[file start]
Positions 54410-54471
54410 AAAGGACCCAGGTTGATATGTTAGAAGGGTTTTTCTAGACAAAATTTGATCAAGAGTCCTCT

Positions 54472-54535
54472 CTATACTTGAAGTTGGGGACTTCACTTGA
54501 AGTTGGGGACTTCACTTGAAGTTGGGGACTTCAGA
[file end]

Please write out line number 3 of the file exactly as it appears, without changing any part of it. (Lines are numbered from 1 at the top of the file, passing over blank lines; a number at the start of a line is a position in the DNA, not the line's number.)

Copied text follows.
Positions 54472-54535